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Monday, October 24, 2011

Me, Interrupted (Being Enough Me)

Shortly after I gave birth to my daughter, I was diagnosed with Postpartum Psychosis.  I was prescribed a high dosage of Zoloft and Xanax, which helped tremendously.  

Initially, the intention was to wean me off the medications once my condition improved.  Combined with regular visits to my psychiatrist, the dosage was slowly reduced, with the hope that one day I was able to function without them.  

Today, almost seven years after my daughter was born, I still have to take Zoloft and Xanax.  It seemed likely that I would have to take them for the rest of my life, although in lower dosages than in the beginning.  The few times that the doctor tried to lower the dosages past a certain amount, I had difficulties controlling my depression and anxiety.  My obsessive compulsive tendency would be more pronounced, and I would worry endlessly and had panic attacks.

About five years ago, I started to have a serious problem with insomnia.  I wasn't able to sleep even when I was physically and mentally exhausted.  There were days when I would sleep for a total of one or two hours only.  It got so bad that my psychiatrist prescribed me Stillnox to help me sleep.  However, it turned out to be ineffective on me, so I had to take Seroquel instead.  Seroquel is a strong anti-psychotic, often used as a sedative for schizophrenia and bipolar disorder.

It was difficult to explain how disheartening it felt every time the doctor had to increase the dosage or add another medication to what I had been taking.  I felt hopeless, powerless, and impotent.  It felt like doom and condemnation.  It made me feel like I was a lesser human being than the rest; one that was incapable of living and functioning without the aid of those medications.

Without going too much into the specifics of why or which events triggered a relapse or necessitated an increase in dosage/types of medications, it was always devastating to learn that I was in fact dependent on those medications in order to function normally.  There was no way around it.  Moreover, living with those medications meant living with their side-effects too.  A fact that until now, many of those around me overlooked, even when they knew that I was taking medications.  

Especially for those, who like me, have been taking medications for long periods of time, the side-effects have become such a part of life that often times, even the people around us had such a hard time differentiating which one was the real us vs. the us influenced by the side-effects of these medications.  For example, sluggishness, increased appetite, tiredness, tremors, decreased sexual desires, all of which I have experienced.  Because I have been taking those medications for years, the above side-effects were now perceived as part of my personality not only by those around me, but also by myself sometimes.  They have affected my life as a whole--in the courses of action and decisions I took, in how I reacted to others.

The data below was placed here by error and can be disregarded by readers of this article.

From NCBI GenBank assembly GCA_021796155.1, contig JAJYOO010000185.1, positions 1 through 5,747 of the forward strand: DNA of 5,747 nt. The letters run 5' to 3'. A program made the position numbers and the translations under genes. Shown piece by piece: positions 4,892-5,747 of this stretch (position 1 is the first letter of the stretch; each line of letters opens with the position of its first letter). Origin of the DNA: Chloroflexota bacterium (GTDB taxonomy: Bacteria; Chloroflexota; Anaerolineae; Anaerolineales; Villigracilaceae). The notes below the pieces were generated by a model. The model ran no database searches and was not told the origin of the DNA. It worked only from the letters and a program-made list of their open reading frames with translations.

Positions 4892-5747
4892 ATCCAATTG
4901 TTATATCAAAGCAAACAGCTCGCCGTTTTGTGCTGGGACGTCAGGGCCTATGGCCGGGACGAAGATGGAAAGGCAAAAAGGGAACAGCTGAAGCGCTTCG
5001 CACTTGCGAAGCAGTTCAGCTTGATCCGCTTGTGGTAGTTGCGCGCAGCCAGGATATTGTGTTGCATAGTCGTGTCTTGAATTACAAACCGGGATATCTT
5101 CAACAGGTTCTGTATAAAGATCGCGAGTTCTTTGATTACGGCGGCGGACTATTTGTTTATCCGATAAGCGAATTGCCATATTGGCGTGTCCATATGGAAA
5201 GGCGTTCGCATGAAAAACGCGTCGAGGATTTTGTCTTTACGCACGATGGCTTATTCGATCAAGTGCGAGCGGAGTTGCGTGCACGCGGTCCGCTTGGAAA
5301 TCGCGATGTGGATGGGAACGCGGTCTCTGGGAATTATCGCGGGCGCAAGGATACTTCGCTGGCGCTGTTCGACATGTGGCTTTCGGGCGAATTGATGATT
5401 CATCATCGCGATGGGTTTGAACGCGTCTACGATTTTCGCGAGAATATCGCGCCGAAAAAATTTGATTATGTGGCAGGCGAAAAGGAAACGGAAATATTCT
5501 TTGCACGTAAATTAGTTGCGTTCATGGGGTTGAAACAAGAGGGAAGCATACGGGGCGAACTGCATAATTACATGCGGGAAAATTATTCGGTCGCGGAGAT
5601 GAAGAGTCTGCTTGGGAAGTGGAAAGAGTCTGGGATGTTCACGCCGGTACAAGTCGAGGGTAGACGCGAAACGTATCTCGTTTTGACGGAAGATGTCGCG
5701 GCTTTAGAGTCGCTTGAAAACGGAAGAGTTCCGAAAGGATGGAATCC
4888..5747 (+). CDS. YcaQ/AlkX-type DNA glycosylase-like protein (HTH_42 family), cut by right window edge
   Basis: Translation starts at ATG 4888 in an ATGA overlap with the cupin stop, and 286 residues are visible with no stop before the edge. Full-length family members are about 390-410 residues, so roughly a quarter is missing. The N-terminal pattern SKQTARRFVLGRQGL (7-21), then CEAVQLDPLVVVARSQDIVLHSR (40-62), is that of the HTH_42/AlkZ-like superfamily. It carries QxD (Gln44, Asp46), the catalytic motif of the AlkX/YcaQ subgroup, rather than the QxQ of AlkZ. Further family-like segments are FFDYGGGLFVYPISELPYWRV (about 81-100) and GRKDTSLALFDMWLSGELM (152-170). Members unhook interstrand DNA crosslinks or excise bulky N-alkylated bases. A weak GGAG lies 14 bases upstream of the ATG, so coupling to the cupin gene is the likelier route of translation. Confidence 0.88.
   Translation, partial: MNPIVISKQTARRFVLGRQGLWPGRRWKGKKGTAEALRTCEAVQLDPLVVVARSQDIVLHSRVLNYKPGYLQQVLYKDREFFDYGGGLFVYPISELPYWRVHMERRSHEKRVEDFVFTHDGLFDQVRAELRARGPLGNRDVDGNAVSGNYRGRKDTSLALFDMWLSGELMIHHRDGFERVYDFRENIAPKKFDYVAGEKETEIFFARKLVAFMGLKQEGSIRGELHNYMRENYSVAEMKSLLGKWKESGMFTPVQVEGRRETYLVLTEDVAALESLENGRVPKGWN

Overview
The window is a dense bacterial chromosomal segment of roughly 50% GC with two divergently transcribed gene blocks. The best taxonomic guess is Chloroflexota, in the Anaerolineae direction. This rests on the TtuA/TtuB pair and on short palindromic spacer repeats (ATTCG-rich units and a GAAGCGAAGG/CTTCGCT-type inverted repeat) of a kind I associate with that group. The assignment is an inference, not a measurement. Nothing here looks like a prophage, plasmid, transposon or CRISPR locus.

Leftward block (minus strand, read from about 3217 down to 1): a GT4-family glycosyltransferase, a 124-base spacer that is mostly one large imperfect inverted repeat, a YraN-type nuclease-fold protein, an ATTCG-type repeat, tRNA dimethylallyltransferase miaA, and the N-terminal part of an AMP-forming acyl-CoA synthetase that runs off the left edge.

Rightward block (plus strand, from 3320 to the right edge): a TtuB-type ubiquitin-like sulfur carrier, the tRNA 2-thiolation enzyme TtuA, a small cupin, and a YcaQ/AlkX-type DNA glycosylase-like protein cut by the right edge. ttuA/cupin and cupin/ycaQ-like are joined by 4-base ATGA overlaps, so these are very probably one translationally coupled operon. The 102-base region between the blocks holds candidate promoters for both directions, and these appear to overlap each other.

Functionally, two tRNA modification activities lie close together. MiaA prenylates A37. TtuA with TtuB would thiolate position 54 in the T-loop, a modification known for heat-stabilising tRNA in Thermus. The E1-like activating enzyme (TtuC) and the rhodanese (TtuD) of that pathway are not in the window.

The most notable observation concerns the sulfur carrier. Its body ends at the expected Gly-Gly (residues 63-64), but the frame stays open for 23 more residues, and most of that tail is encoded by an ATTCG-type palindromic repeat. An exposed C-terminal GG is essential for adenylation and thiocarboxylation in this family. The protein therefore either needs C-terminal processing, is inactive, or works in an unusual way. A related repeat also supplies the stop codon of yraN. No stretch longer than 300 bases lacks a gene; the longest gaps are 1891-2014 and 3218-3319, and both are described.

At times when I took the time to pause and contemplate however, I realized that the real me (without the meds) and the one with the medications, may not be the same.  

Knowing that I must take those medications for the rest of my life, however, meant I have to accept this 'new' version of me--the good and the bad.  And to be at peace with the high probability that 'it' was here to stay.  I have to stop resenting the fact that I wasn't able to get off these medications; instead, I should try to make the best out of the situation.  I must focus on the positive things that's in my life now: that I can function normally as opposed to being clinically depressed and highly anxious at all times.  I must come into terms with those side-effects being a part of the real me without losing sight of who I was before the medications.

Sounds complicated?  That's because it IS.  I'm aware that it would not be an easy task.  It would involve not only accepting who I am as a person, but also as a person who needs to take medications for the rest of my life.  Who has to deal with the consequences of taking those medications.  To accept that as long as the good outweighs the bad, I should be thankful and move forward.  To not judge myself too harshly when I felt that I was behaving under the influence of the medications.  To not feel like a failure for having to take medications in order to function normally.  I know that it will not be an easy ride; there will be bumps along the way.  There would be struggles, internally with myself and externally with others, especially those who are closest to me.

But let this awareness be a start.  The acceptance be the next step.  Balance being the ultimate goal.  And right now?  To just be enough.

I AM enough.     


  1. Oh my friend. Oh my. Your meds have some good s/e too..they haven't stolen that funny, witty voice of yours, they have not diminshed your smile or you gorgeous smile, they got NOTHING on the heart of you. I know how this knowing you must take something for the rest of your life to avoid the bad stuff, to be able to live a life instead of just existing. I don't like the meds either but I also know that w/o them I would be "less" for me and everyone else around me.

    There is nothing, NOTHING that u are not capable of and those two drugs will never take that talent away. You are are more than ENOUGH. Xoxo

  2. You are absolutely enough.
    I often forget why I feel tired, anger easily, and have little sex drive and then after thinking I need to see a dr I remember my meds.
    I've been on them so long that I forget the side effects.
    They do become part of you and it changes who you are.
    It's a hard change.
    But one we have to accept in order to be well


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